If you’ve ever asked a question about userforms in the newsgroups, you may have gotten an answer that includes the Me keyword. What the heck is Me anyway?
Me is a special object that’s built-in to Excel. Technically, it points to the object that’s represented by the class in which the code resides. Oh yeah, that’s clear now.
First, a little background. There are two types of modules, standard modules and class modules. And there are two types of class modules, those with a user interface element and those without. For our purposes, we will be talking about class modules that have a user interface element. You know these modules by the names ThisWorkbook, Sheet1, UserForm1 and the like.
When you create a userform, you are really creating a class module. The object represented by that class module is the userform. When you are coding in that module, you can use the Me keyword to refer to the userform object. Instead of typing
UserForm1.TextBox1.Text = “Hello”
you can type
Me.TextBox1.Text = “Hello”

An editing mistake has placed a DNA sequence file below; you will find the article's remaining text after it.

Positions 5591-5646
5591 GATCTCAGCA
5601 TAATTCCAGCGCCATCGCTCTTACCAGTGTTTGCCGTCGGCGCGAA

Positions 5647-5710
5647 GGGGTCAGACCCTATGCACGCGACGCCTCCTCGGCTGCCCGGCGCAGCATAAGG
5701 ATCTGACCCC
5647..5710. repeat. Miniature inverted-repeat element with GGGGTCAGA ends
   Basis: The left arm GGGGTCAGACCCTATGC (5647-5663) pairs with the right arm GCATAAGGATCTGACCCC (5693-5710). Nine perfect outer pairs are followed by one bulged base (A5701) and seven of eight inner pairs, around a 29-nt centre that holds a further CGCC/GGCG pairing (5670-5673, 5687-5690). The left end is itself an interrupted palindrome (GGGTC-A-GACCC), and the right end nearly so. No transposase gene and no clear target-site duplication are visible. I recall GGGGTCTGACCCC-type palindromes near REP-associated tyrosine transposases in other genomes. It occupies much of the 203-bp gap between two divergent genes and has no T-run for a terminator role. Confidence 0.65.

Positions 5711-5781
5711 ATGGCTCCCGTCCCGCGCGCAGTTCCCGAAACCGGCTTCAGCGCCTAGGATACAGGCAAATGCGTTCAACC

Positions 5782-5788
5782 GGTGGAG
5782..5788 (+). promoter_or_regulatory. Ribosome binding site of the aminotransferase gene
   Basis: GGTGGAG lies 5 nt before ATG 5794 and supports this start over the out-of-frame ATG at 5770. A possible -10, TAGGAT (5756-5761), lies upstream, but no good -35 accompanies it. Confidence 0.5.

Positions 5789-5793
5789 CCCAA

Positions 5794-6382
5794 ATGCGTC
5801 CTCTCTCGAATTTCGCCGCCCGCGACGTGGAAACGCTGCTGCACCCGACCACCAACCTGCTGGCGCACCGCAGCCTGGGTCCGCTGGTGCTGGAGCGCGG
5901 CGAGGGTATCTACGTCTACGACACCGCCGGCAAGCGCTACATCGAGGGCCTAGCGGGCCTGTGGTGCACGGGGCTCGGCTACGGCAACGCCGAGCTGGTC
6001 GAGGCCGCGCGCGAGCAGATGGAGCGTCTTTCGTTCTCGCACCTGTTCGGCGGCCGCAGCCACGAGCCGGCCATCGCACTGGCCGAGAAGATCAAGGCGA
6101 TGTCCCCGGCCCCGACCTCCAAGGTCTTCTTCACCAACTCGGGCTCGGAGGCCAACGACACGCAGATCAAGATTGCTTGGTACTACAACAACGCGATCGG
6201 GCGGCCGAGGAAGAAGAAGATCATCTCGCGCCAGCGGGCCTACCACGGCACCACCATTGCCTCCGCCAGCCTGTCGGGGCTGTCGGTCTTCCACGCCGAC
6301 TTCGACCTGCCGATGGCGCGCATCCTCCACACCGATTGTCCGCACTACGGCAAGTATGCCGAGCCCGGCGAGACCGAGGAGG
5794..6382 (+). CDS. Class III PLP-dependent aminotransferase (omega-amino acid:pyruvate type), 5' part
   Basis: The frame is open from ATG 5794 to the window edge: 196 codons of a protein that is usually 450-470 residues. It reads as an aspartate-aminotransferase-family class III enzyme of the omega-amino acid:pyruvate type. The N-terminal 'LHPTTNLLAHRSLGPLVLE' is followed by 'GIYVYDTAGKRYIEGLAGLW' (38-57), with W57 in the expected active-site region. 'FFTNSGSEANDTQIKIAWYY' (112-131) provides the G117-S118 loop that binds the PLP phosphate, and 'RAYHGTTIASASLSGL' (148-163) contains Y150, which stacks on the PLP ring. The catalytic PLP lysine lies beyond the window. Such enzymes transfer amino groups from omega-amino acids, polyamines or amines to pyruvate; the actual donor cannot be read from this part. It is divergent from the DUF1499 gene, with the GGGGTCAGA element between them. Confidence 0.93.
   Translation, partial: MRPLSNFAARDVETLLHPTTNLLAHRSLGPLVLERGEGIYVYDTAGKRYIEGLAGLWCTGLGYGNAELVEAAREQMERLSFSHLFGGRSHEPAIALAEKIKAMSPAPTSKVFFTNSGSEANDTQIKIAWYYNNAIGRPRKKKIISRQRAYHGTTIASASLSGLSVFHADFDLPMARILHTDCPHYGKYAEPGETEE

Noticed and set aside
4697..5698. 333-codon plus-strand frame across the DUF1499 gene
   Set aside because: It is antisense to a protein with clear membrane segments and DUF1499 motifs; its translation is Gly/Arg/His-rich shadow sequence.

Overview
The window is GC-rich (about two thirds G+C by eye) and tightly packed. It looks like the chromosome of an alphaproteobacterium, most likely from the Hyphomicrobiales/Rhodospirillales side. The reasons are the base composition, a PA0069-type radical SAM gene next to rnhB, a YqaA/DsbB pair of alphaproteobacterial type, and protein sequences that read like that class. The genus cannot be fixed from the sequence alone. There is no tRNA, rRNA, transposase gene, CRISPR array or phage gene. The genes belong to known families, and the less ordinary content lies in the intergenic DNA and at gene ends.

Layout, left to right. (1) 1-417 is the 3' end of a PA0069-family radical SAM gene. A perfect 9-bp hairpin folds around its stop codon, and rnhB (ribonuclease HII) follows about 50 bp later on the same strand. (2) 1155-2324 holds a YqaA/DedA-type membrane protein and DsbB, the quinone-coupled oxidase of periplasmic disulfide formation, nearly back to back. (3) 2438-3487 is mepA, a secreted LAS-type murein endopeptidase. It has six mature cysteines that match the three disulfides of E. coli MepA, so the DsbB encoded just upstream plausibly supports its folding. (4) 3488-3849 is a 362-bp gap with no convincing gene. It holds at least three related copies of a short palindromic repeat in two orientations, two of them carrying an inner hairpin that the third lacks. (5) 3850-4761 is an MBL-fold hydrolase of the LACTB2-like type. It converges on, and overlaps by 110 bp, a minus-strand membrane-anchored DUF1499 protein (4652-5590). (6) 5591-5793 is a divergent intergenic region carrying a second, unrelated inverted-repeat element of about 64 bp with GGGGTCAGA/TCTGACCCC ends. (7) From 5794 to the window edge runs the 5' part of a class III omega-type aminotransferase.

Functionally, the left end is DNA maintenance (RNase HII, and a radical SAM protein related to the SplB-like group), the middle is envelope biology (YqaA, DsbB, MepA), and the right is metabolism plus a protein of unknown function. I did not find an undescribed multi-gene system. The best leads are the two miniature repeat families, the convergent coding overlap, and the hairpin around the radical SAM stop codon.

Why? First, it saves a lot of typing (that’s a big deal to me – I’m lazy). The big advantage comes when you change the name of your userform. Changing the name from UserForm1 to FrmSayHello breaks all the code where you refer to UserForm1. But the Me keyword always refers to the proper object no matter what you do to it.
The other commonly used class modules, Sheet1 (and other sheet objects) and ThisWorkbook, work similarly. These class modules are used to code sheet and workbook level events like Worksheet_Change and Workbook_Open. In sheet object modules, Me refers to the sheet and in ThisWorkbook it refers to the workbook. Ready made object variables at your disposal, what could be better.
Start using Me instead of the literal object names and, at the very least, you can impress your co-workers.